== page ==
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Wart on Oscar?

Discussion in 'Fish and Aquarium - all types' started by covergerl, May 7, 2004.

  1. covergerl

    covergerl New Member

    My Oscar must have scraped his "chin" on something a while back, because I noticed he had what appeared to be a small scrape in that area, which turned into a white, growth on that spot. It looks like a wart.


    Now it's huge.

    My tank is 65 gallons, it's inhabitants are the oscar and two slightly smaller painted parrots. They are fed live feeder fish once a week, and pellets the rest of the time.

    The tank is filtered by a Whisper Power Filter for 20-60 Gallon tank, and heated to ~75 degrees. 1/3 of the water is changed weekly and conditioned with ammonia lock. Ammonia & Ph levels are normal.

    They were just put into this larger tank 3 months ago, which was a 30 gallon.

    Can you help me?
  2. tina1

    tina1 New Member

    I'm definitely no oscar expert but I think you should get a good fungus medication. Try melafix or myacin, both worked well for me but I found that after I stopped using the melafix the fungus would come back. Once I used the myacin it never came back. Are there are any sorts of irregularities on your parrots?
  3. t_chelle16

    t_chelle16 New Member

    It's just a callous. It's fairly common with oscars because they like to dig in the substrate. Unless it starts getting red or fuzzy I wouldn't worry.

    A couple other points though:
    You really shouldn't feed your oscars feeder fish. They are a great way to introduce all kinds of diseases into your tank and have very little nutritional value. Oscars are actually insectivores not piscivores (fish-eating). So if you want to give them live treats a much better choice would be earthworms, meal worms, or crickets.

    What are your readings for nitrItes and nitrAtes? And an actual number for the ammonia would be good to (nothing personal, but I tend not to believe people when they say "it's fine".) 1 oscar and 2 parrots is pretty heavily stocked for a 65 gallon tank. Also, even though that fiter says it's good for up to 60 gallons, it's only rated at 330 gph which means it's only good for up to a 33 gallon tank. The general rule for HOB filters is you need 10x the volume of the tank turned over every hour which means you need 650 gallons per hour for your tank.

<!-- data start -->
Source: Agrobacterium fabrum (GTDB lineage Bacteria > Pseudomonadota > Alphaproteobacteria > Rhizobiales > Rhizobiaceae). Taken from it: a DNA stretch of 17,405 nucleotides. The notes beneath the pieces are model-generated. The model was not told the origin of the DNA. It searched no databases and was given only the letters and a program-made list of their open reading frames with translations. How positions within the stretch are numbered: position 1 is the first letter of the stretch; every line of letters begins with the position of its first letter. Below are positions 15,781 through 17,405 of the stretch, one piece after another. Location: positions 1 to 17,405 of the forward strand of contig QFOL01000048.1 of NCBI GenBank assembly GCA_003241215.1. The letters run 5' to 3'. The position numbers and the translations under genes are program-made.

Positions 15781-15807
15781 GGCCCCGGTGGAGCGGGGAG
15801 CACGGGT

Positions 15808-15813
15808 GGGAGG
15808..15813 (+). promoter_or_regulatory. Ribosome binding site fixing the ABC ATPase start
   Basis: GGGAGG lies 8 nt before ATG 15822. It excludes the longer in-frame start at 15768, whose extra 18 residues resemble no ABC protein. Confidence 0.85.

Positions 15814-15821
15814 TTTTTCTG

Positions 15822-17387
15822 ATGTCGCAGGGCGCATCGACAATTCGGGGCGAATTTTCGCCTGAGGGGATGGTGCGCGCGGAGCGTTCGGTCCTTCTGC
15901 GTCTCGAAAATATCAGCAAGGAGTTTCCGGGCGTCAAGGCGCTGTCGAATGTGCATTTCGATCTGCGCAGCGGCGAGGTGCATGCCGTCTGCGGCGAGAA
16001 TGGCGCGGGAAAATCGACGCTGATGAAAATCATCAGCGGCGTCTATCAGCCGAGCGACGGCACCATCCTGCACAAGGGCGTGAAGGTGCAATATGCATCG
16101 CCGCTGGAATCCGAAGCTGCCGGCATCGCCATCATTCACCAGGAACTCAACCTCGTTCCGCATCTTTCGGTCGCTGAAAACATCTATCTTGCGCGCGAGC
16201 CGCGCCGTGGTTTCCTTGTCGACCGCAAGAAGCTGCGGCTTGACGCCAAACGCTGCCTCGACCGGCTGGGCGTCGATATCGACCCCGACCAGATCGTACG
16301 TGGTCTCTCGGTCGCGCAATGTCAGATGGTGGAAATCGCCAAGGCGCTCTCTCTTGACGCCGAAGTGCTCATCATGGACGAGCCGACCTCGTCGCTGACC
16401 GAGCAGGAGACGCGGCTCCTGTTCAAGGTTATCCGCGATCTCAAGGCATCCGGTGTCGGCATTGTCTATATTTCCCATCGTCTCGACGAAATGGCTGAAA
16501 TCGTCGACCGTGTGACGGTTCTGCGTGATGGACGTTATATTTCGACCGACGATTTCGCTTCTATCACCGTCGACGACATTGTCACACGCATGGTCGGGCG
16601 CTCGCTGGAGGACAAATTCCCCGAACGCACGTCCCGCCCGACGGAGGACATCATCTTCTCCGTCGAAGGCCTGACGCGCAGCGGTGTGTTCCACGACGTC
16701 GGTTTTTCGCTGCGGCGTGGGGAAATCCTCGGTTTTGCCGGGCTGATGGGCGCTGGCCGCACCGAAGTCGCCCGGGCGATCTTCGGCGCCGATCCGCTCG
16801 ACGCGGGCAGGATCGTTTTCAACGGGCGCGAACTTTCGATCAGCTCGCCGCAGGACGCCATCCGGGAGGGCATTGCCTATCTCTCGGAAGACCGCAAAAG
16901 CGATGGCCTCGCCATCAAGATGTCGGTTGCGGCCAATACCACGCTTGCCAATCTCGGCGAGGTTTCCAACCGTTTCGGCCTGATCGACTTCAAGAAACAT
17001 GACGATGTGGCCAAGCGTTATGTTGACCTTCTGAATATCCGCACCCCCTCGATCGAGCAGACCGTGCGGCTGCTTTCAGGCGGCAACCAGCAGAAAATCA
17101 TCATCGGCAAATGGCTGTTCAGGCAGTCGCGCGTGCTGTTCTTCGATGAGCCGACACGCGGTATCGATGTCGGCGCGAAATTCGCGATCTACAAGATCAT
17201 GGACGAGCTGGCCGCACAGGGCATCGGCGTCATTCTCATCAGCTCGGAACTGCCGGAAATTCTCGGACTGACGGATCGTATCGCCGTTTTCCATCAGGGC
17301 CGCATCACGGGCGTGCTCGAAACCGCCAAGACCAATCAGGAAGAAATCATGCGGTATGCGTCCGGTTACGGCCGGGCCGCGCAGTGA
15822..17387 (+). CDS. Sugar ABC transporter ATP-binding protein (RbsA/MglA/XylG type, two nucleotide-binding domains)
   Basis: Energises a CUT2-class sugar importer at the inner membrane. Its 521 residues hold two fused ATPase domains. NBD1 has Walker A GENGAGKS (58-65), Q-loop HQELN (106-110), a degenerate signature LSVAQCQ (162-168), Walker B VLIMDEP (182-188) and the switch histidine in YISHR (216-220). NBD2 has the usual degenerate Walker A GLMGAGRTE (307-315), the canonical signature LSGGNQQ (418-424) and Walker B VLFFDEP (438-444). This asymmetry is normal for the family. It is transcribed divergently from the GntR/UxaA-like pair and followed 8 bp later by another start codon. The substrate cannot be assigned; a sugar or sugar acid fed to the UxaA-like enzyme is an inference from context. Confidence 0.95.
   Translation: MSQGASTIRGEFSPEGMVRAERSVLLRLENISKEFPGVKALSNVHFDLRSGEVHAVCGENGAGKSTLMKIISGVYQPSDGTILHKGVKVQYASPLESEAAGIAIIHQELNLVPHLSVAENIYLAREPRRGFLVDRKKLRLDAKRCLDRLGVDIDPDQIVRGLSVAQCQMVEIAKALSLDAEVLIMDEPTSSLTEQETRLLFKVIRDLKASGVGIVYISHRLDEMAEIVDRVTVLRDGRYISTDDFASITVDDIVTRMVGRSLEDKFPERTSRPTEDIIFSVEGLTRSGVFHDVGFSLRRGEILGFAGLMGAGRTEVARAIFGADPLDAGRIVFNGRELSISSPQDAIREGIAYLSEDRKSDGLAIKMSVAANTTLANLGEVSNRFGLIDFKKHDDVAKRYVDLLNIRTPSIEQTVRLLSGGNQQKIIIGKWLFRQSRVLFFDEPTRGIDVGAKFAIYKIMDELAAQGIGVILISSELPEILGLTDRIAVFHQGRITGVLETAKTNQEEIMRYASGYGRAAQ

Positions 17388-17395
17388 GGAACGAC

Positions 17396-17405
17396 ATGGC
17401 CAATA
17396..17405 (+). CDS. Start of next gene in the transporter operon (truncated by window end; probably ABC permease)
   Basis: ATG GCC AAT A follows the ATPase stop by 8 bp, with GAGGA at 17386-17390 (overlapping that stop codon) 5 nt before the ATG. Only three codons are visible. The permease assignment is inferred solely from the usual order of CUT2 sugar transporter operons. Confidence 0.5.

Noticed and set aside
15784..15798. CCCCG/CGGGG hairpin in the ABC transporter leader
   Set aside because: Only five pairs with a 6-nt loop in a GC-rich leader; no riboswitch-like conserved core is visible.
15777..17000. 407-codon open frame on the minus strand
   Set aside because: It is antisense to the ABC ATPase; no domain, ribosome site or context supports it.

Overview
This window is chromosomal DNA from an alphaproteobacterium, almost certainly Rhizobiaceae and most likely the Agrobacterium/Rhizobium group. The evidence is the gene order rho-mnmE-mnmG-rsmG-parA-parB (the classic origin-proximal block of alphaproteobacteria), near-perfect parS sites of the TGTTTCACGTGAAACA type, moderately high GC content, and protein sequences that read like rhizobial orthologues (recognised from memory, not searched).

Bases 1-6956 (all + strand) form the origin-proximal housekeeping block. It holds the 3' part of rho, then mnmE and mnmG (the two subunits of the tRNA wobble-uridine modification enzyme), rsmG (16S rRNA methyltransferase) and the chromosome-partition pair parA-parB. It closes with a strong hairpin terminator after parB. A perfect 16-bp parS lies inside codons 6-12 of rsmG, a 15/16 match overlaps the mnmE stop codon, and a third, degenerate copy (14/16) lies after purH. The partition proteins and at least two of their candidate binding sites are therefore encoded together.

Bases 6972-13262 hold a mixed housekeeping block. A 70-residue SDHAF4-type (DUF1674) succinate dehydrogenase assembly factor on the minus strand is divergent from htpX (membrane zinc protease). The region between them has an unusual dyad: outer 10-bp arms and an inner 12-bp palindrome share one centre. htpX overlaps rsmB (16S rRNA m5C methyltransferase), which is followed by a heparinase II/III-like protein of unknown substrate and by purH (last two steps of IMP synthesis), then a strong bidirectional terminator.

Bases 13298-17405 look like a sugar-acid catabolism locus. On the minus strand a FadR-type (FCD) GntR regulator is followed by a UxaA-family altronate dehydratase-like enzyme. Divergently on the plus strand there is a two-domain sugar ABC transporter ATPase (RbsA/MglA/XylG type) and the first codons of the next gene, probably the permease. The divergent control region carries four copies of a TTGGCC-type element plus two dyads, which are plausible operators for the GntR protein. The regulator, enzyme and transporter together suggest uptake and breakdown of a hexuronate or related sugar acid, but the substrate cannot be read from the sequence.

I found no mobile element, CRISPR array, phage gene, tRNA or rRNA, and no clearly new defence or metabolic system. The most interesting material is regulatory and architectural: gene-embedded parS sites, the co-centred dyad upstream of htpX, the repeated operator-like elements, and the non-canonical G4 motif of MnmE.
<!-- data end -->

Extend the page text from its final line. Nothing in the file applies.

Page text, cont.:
75* is a tad on the cold side for your fish. 78* - 80* would be better.

    And just so you know, painted parrots are dyed. It is a really horrible process which generally weakens their immune system (another reason not to use feeders) and shortens their lifespan.

  4. covergerl

    covergerl New Member

    It is sort of reddish in spots and keeps getting bigger which is why I am worried. It is also growing through the inside of his mouth.
    I will have to check the water parameters when I get home.

    I didn't know the parrots where dyed when I bought them, if I had known I wouldn't have bought them. I learned that way after buying them.

    The parrots show no sign of disease.
  5. t_chelle16

    t_chelle16 New Member

    Hmm . . . That is a bit odd. You can try treating him with an antibiotic just to be on the safe side.

  6. covergerl

    covergerl New Member

    Thanks for all of your advice! Can you explain this a bit further?

    I found this statement rather shocking.
    3 fish in a 65 gallon tank is heavily stocked?
  7. tina1

    tina1 New Member

    When considering stocking one not only has to take into consideration the number of fish but also how much waste they produce and their need for territory, and the adult size of the fish. Oscars can produce a lot of waste, get very large, and need a lot of room for territory. Parrots also get quite large and need lots of room for territory. You also must consider how able your filter is to handle all the waste that three large cichilds will produce. I believe this is what is meant by your tank being overstocked.

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